'Open up our schools for evening play'

16th November 2007 at 00:00
Could this be the perfect way to boost our children's well-being?Primary schools should open playgrounds in the evenings to give local children more opportunity to play, according to Adrian Voce, director of Play England. This could help reverse the trend towards children living increasingly regimented lives.

Mr Voce was speaking after a report by Demos, the independent research institute, came out calling for children's play to be given a higher priority politically.

"There aren't many areas that are exclusively for children, but schools are one," he said. "What we would like to see schools doing is having a play provision in the grounds before and after school, staffed by qualified play workers - and not just for children who attend that school. It would be such a fantastic solution to what is becoming a serious problem - that children don't have anywhere to go to play."

Mrs Gerri Bennett, deputy head of Westborough Primary in Westcliff-on-Sea, Essex, said: "We opened up our playground for 17 years. Schools have a lot of public money going in and they should be public facilities. This year, for the first time, we've not been able to do it because older youths are causing trouble. Certainly we will reopen it, if we can."

The report, Seen and Heard, called for recognition that children's play is about more than designated playgrounds. It also called for a 20mph speed limit in residential streets.

Other recommendations included giving children an anti-social behaviour hotline to report adults who stop them playing, and creating iconic play spaces next to important tourist destinations.

Researchers Joost Beunderman, Celia Hannon and Peter Bradwell spoke to young people aged 6 to 18 in Bristol, Fleetwood, Sheffield, Maidstone, Bolton and Islington.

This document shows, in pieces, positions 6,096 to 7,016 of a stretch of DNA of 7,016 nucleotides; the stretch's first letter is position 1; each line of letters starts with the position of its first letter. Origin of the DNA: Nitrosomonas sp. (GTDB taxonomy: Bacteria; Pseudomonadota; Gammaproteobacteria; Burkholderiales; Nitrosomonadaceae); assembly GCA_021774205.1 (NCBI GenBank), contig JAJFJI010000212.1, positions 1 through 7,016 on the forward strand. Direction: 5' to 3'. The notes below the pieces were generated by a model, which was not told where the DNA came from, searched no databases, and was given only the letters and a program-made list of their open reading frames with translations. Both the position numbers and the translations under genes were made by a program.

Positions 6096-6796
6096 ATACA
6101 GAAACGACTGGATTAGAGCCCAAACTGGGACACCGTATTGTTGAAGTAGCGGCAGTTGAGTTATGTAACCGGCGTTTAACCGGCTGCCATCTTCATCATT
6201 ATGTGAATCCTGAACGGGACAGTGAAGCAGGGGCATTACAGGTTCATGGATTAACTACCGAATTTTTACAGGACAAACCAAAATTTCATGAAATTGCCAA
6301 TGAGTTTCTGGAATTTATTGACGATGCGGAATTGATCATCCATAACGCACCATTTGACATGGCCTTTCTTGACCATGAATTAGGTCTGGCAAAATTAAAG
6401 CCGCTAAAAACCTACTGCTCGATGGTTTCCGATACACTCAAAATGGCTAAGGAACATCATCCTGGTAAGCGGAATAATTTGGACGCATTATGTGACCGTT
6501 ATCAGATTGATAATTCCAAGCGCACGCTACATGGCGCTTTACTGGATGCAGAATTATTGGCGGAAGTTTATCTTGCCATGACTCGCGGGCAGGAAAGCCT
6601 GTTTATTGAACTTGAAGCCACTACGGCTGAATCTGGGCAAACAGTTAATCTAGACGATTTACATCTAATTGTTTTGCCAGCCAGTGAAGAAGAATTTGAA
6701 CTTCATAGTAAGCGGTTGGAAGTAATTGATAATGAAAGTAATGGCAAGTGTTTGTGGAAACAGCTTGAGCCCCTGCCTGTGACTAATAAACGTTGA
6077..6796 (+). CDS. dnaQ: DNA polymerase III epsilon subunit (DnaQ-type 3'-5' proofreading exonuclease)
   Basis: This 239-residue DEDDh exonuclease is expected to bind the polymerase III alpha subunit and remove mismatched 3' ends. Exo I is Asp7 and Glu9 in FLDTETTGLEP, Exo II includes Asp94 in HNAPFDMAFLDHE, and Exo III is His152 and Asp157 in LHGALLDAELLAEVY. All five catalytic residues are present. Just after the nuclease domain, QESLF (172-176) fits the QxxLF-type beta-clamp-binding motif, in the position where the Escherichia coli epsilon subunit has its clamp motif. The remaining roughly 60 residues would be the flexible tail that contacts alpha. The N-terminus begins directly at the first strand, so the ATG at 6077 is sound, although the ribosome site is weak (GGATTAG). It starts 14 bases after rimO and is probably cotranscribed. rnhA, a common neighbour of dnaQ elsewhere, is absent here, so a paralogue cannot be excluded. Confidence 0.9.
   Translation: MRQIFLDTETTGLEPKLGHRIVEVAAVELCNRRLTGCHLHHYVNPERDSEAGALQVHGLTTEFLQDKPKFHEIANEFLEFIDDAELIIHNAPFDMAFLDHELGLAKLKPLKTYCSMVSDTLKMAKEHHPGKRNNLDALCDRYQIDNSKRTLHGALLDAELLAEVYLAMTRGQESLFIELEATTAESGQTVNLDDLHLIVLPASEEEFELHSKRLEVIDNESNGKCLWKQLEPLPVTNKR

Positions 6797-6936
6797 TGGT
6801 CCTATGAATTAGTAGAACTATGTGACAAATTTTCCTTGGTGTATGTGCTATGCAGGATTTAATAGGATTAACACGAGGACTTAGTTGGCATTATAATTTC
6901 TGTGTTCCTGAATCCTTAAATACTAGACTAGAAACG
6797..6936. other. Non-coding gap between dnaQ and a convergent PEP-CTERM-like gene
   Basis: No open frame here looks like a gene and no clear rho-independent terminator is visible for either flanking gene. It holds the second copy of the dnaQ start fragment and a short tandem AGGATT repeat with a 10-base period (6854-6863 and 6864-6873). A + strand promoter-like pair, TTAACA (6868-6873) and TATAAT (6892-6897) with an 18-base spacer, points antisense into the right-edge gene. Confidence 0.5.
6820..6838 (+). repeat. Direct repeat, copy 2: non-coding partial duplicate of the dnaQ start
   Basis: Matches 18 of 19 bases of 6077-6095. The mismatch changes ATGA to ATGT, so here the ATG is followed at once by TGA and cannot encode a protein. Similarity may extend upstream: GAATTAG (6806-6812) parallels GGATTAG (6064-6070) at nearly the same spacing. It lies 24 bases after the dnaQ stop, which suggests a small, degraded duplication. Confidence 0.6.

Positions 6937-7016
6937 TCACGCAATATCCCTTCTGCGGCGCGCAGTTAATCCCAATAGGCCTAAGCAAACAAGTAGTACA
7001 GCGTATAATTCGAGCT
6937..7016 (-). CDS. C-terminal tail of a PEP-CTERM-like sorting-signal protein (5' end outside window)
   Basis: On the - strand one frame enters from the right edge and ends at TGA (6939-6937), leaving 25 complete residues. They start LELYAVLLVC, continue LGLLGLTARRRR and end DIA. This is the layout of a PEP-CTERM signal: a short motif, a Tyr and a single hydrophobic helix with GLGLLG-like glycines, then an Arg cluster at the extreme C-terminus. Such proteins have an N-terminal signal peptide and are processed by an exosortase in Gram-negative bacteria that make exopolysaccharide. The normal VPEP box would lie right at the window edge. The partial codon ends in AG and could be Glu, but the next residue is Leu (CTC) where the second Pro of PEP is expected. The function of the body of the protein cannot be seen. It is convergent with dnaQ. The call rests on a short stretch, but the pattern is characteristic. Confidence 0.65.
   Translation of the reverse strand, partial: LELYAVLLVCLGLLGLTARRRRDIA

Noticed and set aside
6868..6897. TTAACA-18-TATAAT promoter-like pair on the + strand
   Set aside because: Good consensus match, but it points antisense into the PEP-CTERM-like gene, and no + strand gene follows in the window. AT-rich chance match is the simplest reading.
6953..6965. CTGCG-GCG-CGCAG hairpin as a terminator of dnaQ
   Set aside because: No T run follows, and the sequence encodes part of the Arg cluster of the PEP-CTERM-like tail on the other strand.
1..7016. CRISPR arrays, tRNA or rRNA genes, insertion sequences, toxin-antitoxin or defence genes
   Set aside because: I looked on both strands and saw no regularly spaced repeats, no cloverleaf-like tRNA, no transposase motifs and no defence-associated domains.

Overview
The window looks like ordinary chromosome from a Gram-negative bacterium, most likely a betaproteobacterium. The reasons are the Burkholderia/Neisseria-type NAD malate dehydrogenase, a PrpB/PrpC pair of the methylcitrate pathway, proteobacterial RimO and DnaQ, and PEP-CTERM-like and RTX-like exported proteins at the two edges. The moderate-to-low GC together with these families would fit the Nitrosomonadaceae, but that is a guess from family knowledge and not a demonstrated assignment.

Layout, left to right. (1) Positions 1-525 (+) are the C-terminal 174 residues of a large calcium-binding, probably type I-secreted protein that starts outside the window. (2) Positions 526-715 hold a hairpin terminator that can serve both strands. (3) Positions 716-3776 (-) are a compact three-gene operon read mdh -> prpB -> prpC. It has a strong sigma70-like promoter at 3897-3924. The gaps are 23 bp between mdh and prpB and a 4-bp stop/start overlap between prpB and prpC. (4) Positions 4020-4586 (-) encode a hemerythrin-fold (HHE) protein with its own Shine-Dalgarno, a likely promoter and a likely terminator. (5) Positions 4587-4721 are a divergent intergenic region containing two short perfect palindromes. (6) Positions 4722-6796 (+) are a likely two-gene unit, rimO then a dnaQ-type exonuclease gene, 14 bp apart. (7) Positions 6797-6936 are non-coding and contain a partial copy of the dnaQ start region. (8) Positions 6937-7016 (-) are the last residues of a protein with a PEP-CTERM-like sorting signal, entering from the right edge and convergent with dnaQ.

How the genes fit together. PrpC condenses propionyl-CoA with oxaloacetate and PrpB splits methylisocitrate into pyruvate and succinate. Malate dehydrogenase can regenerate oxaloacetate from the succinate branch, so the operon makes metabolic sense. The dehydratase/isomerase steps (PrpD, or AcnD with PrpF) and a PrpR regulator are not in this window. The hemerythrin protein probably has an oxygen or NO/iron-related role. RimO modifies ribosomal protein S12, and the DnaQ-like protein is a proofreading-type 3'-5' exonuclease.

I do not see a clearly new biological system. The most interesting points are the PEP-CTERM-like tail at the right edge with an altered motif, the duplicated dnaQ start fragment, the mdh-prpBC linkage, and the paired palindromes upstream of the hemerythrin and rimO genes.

They found "children spoke about wanting to play football and to play outside. Rarely did they mention wanting more playgrounds as such."

Part of the problem with playgrounds was that small budgets and risk aversion led to areas with unexciting equipment, they said. Although better play spaces could be designed, the real challenge lay in making public space as a whole more child-friendly.

The report comes after the children's charity Unicef put Britain at the bottom of 21 nations in a league table of children's well-being and the Primary Review, led by Professor Robin Alexander, also flagged up concerns that children's lives were too pressured.

Tim Gill, former director of the Children's Play Council, has just published a book, No Fear, which also calls for children to be allowed to take risks.

"A community where children are out and about is a happy and healthy community, a community at ease with itself," he said.

Seen and Heard: Reclaiming the Public Realm with Children and Young People, www.demos.co.uk.

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